Campus Free Speech

How to Be an Adult 101: The New College Curriculum?

Anguished students are more likely to support forms of censorship.



As noted previously by Lenore Skenazy, one university is so concerned about its students' increasingly fragile mental health conditions that it is prepared to offer something akin to remedial adult education—classes on how to cope with the stresses of adulthood, in other words.

I review the facts in a recent column for The Daily Beast:

Call it what you will—the university likes "resilience" education better—but the substance is the same: Too many university students seem to have missed out on vital conflict-resolution, de-stressing, and life-organizing techniques during their previous 12 years of schooling.

ECU is just one of many universities to struggle with, well, struggling students. Last year, Brown University's student newspaper reported that the campus's student protesters were suffering from panic attacks, suicidal thoughts, and failing grades because of the toll their activism was taking on them. Students at Oberlin College told The New Yorker that they were considering dropping out—they were fed up with the college's inability to make accommodations for them due to mental anguish.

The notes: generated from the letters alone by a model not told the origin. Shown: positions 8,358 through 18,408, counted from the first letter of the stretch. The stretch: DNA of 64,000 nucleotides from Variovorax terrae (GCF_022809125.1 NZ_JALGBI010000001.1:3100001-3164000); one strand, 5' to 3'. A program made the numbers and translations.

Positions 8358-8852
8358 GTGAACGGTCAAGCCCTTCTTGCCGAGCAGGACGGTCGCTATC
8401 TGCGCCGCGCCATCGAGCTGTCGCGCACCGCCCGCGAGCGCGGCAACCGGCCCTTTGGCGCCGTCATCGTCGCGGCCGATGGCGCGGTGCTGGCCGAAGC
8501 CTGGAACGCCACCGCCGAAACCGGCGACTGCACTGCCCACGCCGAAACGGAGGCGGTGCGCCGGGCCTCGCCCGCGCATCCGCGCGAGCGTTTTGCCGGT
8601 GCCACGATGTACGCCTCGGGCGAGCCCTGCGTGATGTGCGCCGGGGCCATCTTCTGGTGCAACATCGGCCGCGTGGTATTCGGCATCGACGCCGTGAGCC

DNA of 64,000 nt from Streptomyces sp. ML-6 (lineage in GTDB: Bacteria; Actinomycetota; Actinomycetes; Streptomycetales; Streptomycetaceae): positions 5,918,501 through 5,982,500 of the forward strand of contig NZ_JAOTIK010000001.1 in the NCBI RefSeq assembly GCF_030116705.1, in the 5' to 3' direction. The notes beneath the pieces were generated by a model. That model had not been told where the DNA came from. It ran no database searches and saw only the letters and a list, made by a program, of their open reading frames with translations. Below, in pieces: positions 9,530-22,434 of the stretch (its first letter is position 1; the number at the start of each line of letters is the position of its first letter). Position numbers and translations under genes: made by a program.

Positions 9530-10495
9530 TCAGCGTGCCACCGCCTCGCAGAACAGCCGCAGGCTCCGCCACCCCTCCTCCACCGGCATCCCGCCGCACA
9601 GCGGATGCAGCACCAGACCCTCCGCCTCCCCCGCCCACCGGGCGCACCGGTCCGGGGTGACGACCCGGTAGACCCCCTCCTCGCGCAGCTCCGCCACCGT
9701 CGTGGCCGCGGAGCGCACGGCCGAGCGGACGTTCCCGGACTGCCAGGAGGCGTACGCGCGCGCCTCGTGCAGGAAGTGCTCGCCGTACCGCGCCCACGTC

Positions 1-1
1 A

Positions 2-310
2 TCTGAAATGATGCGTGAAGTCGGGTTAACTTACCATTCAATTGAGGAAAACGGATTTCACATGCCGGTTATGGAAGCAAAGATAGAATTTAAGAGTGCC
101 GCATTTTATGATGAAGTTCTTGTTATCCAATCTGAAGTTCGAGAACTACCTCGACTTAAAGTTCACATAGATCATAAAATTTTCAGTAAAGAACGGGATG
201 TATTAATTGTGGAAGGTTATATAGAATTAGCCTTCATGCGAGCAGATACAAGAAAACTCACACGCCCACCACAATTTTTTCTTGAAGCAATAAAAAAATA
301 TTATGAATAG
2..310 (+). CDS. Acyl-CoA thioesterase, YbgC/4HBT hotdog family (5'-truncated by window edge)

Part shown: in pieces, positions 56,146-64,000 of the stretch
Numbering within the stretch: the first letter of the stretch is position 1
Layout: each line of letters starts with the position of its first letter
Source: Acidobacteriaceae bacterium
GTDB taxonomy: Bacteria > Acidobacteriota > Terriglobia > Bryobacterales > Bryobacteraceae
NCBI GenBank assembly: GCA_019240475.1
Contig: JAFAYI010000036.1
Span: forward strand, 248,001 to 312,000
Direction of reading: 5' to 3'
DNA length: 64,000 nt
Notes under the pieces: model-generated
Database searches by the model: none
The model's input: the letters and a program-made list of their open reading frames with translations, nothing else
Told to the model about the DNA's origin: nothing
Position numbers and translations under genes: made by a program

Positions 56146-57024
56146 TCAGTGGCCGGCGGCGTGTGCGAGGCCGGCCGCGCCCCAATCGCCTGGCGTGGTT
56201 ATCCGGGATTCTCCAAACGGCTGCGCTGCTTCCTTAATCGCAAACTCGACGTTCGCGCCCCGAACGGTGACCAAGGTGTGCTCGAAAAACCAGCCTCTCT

The college mental health crisis—if it can be called such—is closely related to the college free speech problem, since depressed students who claim trauma status are the ones most likely to call for institutional policies that place limits on free expression:

Make no mistake: Emotionally coddled, easily offended, mentally traumatized students aren't just a danger to themselves—they are exerting an injurious influence on the overall campus climate. They are the ones calling for what psychologist Jonathan Haidt describes as "vindictive protectiveness," or institutional policies designed to protect students from psychological harm.

These policies are well-known to readers: trigger warnings that require professors to consider whether they are teaching objectionable material; safe spaces that appear on campus whenever a visiting speaker expresses a controversial idea; speech codes that thwart students' efforts to exercise their First Amendment rights; and "Bias Response Teams" that investigate members of campus for saying the wrong things, even inadvertently.

Read my column here.